Some statistician out there might use your numbers to postulate a scenario. That would be fun to see.

    I am actively making people I know aware of new tools available that help them decide HOW to vote strategically. Some may choose to exercise their strategic vote to bolster Conservative party chances–but more are prepared to hold their noses and vote ABC.

    They do find the case compelling because they feel they are denied representation by our first-past-the-post, five-party system.

  2. I have a feeling that most strategic voting cancels itself out – e.g. Candidate C is leading – and to stop him strategically: a supporter for candidate A votes for candidate B, and a supporter for candidate B votes for candidate A (based upon their personal view of the game).

    Add in a third party alternate contender and it gets rather confusing to the average Joe (like me).

    Is there any evidence, in the four elections that form the basis of the referenced study, that “strategic voting” played any role in their outcomes? All the ones cited were majority govts (seems unlikely given the study numbers).

    And since in Canada we have only one vote – for the local candidate, shouldn’t it be more properly referred to as “tactical” voting (I’m trying to make a point and be diplomatic to J. McCain’s narrative). Ie riding by riding?

    Without national co-ordination, how does one vote “strategically”? I could give examples whee one candidate from the left is not running – Central Nova and Saanich-Gulf Islands come to mind.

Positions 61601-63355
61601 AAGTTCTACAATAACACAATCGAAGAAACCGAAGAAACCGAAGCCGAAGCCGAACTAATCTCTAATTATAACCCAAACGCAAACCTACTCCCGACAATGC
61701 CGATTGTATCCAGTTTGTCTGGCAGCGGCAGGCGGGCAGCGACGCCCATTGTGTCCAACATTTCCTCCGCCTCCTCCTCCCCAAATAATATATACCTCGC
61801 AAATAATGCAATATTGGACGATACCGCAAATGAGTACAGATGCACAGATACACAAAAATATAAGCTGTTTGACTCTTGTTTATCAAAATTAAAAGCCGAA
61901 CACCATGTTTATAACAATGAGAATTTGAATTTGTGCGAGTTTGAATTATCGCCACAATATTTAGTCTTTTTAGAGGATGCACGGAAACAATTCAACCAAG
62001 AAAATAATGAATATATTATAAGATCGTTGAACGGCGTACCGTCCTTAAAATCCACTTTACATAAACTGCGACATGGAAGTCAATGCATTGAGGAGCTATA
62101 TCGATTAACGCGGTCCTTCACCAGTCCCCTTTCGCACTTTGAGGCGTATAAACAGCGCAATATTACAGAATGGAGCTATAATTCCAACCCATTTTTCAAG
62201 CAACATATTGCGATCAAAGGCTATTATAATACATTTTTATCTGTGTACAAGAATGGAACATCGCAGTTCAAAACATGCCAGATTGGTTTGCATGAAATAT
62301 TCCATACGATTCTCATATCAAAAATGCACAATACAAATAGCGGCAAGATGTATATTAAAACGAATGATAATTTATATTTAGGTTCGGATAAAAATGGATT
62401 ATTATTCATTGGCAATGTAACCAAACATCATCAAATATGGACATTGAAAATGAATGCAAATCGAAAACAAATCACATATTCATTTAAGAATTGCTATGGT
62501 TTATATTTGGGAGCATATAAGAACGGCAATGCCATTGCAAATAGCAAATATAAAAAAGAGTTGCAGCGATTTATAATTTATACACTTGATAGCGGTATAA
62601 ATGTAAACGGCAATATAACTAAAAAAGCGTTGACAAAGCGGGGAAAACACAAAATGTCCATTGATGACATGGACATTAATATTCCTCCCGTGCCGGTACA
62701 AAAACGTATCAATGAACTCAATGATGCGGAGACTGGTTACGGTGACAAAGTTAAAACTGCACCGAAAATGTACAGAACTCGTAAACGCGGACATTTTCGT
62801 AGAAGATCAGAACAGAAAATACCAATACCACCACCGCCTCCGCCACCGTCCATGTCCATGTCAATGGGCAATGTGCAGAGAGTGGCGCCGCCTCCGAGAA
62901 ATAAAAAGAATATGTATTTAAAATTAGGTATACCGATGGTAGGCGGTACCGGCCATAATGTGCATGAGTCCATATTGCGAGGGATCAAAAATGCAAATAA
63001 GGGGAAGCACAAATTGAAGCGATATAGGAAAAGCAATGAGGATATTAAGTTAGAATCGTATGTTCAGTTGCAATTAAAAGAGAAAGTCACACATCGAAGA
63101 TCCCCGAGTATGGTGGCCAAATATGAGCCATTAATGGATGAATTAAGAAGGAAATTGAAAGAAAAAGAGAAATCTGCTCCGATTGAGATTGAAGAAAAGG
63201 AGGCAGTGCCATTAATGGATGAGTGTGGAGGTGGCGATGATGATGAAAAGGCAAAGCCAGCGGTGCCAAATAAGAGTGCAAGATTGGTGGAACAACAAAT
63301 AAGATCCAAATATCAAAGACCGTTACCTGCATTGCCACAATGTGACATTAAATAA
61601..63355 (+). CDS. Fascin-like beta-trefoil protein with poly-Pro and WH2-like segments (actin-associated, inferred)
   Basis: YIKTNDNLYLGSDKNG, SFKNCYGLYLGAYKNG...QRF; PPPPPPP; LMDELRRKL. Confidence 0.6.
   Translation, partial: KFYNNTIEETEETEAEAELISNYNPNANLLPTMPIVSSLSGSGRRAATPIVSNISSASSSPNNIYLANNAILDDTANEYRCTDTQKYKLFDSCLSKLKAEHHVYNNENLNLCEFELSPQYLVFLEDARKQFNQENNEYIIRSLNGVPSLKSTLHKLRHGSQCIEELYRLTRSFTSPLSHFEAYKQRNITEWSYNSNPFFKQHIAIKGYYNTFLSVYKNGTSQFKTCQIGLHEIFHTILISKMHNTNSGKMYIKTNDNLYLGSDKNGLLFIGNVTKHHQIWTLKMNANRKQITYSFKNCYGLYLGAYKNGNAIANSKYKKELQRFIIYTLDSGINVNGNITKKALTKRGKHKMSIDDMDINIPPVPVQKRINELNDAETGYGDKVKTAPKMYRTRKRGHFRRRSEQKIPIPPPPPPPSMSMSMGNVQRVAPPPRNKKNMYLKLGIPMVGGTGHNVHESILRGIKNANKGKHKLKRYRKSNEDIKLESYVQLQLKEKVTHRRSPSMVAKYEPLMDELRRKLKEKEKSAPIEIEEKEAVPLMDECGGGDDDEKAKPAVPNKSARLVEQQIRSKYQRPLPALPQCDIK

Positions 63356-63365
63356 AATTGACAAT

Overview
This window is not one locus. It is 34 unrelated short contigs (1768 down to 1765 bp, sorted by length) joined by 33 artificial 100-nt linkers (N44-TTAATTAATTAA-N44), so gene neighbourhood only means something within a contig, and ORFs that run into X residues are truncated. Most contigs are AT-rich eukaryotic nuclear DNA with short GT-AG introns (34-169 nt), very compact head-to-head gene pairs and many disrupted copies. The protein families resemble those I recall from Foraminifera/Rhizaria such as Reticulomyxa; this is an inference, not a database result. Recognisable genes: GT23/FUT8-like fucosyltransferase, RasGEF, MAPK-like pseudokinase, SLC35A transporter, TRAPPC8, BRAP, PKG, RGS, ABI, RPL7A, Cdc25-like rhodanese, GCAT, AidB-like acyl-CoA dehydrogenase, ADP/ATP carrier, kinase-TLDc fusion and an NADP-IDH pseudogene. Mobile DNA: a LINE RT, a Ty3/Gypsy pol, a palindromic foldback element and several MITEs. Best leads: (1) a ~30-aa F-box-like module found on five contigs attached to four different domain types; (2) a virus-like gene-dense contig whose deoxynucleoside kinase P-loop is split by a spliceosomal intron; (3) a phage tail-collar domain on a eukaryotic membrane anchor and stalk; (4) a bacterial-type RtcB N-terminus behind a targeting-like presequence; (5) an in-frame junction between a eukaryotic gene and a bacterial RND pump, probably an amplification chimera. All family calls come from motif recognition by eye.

3. The NDP’s great surge in the polls is now – wait for it – still LOWER than their number on election night from 2006. So, yes the Liberals have slipped, but the numbers show their votes bleeding as much to the right at the moment as they are to the left.

  4. Dot:

    Here is an example of a strategic vote in say Rob Nicholson’s Niagara Falls riding…

    Poll Numbers

    Conservative 24,073
    Liberal 16,666
    NDP 11,327
    Green 6,106

    If you want to PREVENT a Conservative win more than you want to vote your favourite party, the strategic choice in this case is Liberal.

    In other Rahim Jaffer’s riding, your vote would be NDP based on these numbers:

    Conservative 19,671
    NDP 17,425
    Liberal 9,232
    Green 5,860
    Other 580

    Doesn’t take national coordination, simply access to websites or Facebook entries with polling numbers.

  5. Thx. I presume those are based upon 2006 results, no?

    And if “all politics is local”, wouldn’t the first and second choice of any given voter be affected by the quality of the local candidate, irrespective of how the national party is doing in the polls?

    I doubt most voters have current polling results available for their local candidates (apart from the historical numbers I presume you provided), and to expect them to know how “to websites or Facebook entries with polling numbers” to influence their vote, collectively, to make a difference seems tenuous at best.

  6. It will be interesting to see how vote swapping will impact strategic voting this time around. The internet has really made it possible for people to organize strategic voting in a very efficient way. Someone can help can block the Conservatives in their riding while helping their preferred party in another riding. Consider that the Hill Times said that just 15,000 candidates in a dozen or so ridings decided the last election. With 10,000 people already signed up to vote-swap against Harper this could really change the voting picture, making the progressive vote extremely efficient this time around.

  7. What everyone seems to be forgetting are those “Red Tory’s” that have stuck with Dion until now, but would never ever vote NDP.